Windsor Capelette Pattern
Page 2 Info
- S (M) (L)
- Finished bottom measurement 49″
- Finished Top Edge 17.5”
- Finished Depth 15.25 (18) (21.25)” unblocked / 15.75 (19) (22)” blocked
- Unblocked 5.75 sts/in and 6.5 rows/in = 23 sts/4″ and 26 rows/4″ in Seed stitch on size 4(3.5mm) needles
- Blocked 3.875 sts/in and 4.5 rows/in = 15.5 sts/4″ and 18 rows/4″ in Seed stitch on size 4(3.5mm) needles
- Carnal from Vice Yarns, 70% merino, 20% cashmere, 10% silk, using 1 (1) (2) skeins of 115g/400 yds (366m)
- Sheila Devitt is wearing my size M in Poison
- Dress Form is wearing the size M in Trollope
The model in the cover photograph is Sheila Devitt. Sheila’s smaller shoulder structure gives added length to the piece while on the dress form it looks more like it does on my broader shoulders. There are some other photos in the pattern and online there are a few photos of Jill wearing the Poison version (totally staged and not realistic!).
Overall Layout of the Knitting Pattern
- Page 2 is where to find all the information you need to get started. Don’t forget to check gauge and be sure your needle size will get the specified gauge using your needles, yarn, and style of knitting. I am a relaxed knitter and it is not uncommon for other knitters to need a different needle size. Getting the proper fabric is essential to any design ending up as presented. We didn’t really track gauge too carefully on the Test Knit, but we used needles from size 4(3.5mm) (me!) to size 9(5.5mm). Size 6(4mm) seemed to be the most commonly used.
- All of my designs are based on gauge, so it really will insure a more perfect garment if you do a gauge swatch. I consider the swatch my research tool and for anything that I don’t want to rip out and start over, I begin with a gauge swatch. For something like this, even I wouldn’t do a gauge swatch. I would probably cast on and knit the Front Band, and just rip and retry until I got gauge. This one does have a blocked and unblocked gauge, so if you get unblocked gauge, at some point put it on waste yarn and block it for blocked gauge. This project is meant to be not too dependent on absolutely accurate gauge.
- Written instructions begin on page 3 and go through page 6
- Techniques and abbreviations are on pages 7 and 8
- Detail photos are shown throughout the written portion of the pattern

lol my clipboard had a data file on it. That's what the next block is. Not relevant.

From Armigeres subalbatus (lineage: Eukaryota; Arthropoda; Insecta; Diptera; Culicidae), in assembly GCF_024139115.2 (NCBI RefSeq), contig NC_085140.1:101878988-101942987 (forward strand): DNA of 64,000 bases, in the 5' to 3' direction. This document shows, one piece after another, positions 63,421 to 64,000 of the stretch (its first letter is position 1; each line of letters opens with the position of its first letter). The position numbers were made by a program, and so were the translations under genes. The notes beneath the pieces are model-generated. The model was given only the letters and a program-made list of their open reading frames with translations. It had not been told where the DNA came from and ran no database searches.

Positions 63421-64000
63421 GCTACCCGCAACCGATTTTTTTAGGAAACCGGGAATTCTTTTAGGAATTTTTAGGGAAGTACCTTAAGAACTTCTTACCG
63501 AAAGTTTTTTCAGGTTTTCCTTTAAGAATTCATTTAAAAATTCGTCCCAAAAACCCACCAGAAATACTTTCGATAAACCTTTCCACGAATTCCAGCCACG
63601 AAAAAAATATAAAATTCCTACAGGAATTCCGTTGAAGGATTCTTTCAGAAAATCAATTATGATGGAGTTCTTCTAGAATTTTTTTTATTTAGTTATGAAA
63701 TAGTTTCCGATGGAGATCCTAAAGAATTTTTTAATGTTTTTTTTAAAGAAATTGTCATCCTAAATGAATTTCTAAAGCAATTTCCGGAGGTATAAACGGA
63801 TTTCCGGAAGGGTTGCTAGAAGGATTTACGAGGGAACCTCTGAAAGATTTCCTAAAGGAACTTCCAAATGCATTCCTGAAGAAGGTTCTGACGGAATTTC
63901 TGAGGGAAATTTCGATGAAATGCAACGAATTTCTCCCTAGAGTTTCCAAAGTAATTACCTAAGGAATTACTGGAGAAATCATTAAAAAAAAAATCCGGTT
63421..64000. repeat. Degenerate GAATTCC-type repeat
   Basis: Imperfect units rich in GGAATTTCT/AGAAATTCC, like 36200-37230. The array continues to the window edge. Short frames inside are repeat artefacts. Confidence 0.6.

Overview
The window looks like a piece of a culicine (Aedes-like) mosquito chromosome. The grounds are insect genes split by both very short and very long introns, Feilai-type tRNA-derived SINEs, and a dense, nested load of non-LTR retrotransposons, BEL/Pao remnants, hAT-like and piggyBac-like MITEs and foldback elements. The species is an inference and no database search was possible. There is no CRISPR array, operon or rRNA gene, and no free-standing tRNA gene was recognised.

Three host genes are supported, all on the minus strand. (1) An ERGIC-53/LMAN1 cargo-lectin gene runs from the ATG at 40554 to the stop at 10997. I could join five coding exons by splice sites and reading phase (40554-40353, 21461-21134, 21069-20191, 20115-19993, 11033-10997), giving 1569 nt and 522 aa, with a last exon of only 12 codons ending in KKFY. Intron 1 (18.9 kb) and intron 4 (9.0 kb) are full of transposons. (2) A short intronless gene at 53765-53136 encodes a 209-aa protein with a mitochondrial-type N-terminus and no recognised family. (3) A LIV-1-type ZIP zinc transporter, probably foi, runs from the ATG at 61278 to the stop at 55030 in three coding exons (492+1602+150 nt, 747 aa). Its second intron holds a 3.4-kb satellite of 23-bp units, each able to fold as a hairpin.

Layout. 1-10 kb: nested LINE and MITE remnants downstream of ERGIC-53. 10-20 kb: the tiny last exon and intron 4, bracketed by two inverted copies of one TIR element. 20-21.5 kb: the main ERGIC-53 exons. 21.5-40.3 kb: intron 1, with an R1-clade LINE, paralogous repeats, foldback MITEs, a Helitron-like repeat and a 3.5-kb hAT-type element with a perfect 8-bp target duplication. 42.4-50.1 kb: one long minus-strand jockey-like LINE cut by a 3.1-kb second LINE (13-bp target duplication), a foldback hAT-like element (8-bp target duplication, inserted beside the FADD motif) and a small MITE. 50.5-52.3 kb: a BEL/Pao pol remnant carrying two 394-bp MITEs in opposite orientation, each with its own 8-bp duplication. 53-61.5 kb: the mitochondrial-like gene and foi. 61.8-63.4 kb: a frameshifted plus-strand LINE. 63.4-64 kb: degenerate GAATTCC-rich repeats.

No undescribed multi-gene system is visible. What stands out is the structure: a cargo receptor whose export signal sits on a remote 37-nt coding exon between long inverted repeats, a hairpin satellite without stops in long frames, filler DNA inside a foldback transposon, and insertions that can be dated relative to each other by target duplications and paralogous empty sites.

- Following the written pattern, on pages 8 through 15, are the stitch pattern in written and chart form, plus charts by size, and short row charts for each element of the project. There are also “as knit” schematics.
Be sure to always read the general notes on page 2/the Info page. Especially read the note about short rows and how they are presented.
There are long notes at the top of page 3 before the pattern begins about working these short rows. Look at them and refer back to them when you start working the short rows.
- Right Front Trim Sets out the cast on and establishes markers for working the short rows later on. The first four stitches at the beginning of the RS rows are in Stockinette and the balance is all Seed stitch. The number of rows worked is different for each size. There is a subsection where the Written Instructions exactly match the Charts. We found there was some confusion when only one way of setting this out was given–so to stay true to keeping our written instructions aligned to charts, we gave it both in “written” form and “chart/written” form.
- Right Front Eyelets This establishes the eyelets and short rows. These two panels are narrower than subsequent panels.
- Right Panels This is the same as the Right Front Eyelets with an additional 4 rows worked after each PU Row. These additional row add needed length to the neckline and body of the capelette. [A video will be available soon.]
To keep this to one 400 yard skein it is important to keep track of your yarn consumption. One of the testers suggested making your i-cord before making the Left piece–or at the outset.